0095 Legitimacy through Art in the Rome of Gregory XIII

The Commission to Baldassarre Croce in the Fonseca Chapel of San Giacomo degli Spagnoli

  • James W. Nelson Novoa (Author)
    Universidade de Lisboa / Fundação para a Ciência e a Tecnologia Portugal

    James W. Nelson Novoa received his Ph.D. in Spanish Philology from the University of Valencia in Spain in 2003. He is currently a postdoctoral fellow of the Fundação para Ciência e Tecnologia of Portugal and linked to the Faculty of Letters at the University of Lisbon. The author of numerous articles, book chapters and a book, Los Diálogos de amor de León Hebreo en el marco sociocultural sefardí del siglo XVI, he is currently a researcher at Cátedra "Alberto Benveniste" de Estudos Sefarditas, Universidade de Lisboa. Among his research fields are the literary and cultural heritage of Sephardic Jewry in the Early Modern period, Italo-Iberian literary and cultural relations in the fifteenth and sixteenth centuries, and the Iberian community in Rome in the sixteenth and seventeenth centuries.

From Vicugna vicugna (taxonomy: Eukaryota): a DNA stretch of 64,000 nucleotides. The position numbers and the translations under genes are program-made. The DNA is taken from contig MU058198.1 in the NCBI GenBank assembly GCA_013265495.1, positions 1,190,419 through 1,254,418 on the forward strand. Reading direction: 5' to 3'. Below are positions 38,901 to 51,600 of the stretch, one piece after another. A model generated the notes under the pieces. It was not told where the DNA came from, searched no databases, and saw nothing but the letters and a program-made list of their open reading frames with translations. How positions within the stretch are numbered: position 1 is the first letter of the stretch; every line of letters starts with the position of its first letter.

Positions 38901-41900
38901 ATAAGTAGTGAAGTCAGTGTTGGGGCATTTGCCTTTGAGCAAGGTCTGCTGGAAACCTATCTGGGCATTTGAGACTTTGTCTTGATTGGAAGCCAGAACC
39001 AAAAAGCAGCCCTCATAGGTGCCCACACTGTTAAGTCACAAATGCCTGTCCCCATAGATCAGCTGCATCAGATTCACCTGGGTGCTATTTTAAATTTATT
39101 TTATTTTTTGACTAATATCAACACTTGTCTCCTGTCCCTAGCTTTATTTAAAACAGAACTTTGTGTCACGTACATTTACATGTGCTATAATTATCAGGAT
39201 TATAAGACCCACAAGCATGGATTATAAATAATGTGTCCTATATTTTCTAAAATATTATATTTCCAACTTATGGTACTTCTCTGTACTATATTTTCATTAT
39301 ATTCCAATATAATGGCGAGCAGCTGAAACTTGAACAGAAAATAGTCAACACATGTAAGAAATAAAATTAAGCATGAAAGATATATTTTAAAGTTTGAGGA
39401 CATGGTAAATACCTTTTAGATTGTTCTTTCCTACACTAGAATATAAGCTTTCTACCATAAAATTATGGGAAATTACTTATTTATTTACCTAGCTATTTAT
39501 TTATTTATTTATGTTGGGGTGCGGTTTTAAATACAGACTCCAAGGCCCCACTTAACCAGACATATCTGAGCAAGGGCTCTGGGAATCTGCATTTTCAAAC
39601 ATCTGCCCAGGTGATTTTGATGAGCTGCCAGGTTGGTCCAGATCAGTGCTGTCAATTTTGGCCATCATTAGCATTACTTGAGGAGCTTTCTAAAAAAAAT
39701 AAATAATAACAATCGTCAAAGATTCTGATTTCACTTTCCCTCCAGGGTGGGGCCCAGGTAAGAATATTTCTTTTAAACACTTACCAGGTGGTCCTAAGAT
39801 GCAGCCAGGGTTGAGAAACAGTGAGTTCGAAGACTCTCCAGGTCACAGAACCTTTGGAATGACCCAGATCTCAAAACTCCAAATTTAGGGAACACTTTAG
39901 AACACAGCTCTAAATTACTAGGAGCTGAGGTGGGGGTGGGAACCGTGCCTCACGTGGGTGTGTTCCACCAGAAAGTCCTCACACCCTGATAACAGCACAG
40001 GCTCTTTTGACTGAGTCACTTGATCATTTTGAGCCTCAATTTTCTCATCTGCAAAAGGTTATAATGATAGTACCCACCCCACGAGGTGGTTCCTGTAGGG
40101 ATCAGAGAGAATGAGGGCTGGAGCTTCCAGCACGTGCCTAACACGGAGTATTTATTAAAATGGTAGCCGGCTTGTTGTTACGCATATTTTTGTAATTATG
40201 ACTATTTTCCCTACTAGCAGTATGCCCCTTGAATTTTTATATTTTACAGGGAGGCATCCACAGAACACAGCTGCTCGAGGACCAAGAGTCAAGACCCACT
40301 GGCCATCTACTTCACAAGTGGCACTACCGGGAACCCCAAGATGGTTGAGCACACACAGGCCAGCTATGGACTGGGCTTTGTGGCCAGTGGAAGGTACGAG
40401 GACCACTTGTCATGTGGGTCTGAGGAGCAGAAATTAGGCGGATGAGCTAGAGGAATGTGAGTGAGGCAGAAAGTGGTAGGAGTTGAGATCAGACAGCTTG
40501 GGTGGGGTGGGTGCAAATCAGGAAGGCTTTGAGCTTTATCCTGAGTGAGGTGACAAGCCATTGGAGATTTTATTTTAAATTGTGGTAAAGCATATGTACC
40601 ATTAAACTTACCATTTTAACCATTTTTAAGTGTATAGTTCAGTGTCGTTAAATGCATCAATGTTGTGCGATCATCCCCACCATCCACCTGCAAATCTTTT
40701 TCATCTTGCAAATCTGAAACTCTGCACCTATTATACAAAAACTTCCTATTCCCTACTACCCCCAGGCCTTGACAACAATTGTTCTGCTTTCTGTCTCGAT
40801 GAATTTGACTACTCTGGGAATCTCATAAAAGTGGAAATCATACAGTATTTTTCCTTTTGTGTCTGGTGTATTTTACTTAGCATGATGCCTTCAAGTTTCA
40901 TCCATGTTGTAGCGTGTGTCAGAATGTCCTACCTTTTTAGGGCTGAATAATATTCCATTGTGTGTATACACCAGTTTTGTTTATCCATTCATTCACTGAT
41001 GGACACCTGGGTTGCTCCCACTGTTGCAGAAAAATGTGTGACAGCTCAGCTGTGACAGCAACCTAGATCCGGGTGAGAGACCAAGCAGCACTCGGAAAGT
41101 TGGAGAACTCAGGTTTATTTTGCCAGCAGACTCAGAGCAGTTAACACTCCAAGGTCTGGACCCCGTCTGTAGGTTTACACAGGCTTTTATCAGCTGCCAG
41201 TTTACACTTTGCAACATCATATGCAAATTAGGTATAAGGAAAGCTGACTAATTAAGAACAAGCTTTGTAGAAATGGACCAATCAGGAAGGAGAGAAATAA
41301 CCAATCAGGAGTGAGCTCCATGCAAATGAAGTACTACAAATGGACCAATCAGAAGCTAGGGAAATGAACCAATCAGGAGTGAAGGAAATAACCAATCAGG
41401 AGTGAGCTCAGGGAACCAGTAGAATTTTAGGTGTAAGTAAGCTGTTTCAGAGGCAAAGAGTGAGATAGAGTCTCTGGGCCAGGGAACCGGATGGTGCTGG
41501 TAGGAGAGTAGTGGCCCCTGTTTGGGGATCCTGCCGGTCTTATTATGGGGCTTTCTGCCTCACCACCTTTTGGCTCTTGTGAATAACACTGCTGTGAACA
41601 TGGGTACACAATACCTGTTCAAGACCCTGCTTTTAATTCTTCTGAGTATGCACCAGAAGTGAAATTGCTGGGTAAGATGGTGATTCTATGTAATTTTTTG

Identifiers (Article)


The article deals with the commission made out by the Portuguese merchant banker António da Fonseca to Baldassarre Croce to decorate his family chapel in the church of San Giacomo degli Spagnoli in Rome, the national church of Castille. Fonseca was an outsider on account of his being Portuguese and of Jewish origin yet chose to have his family interred there in a chapel dedicated to the Resurrection. The choice of the church itself, the commission to Croce, and the Resurrection motif fits into a strategy on his part to seek legitimacy and social capital for himself and his family in order to integrate into Roman society.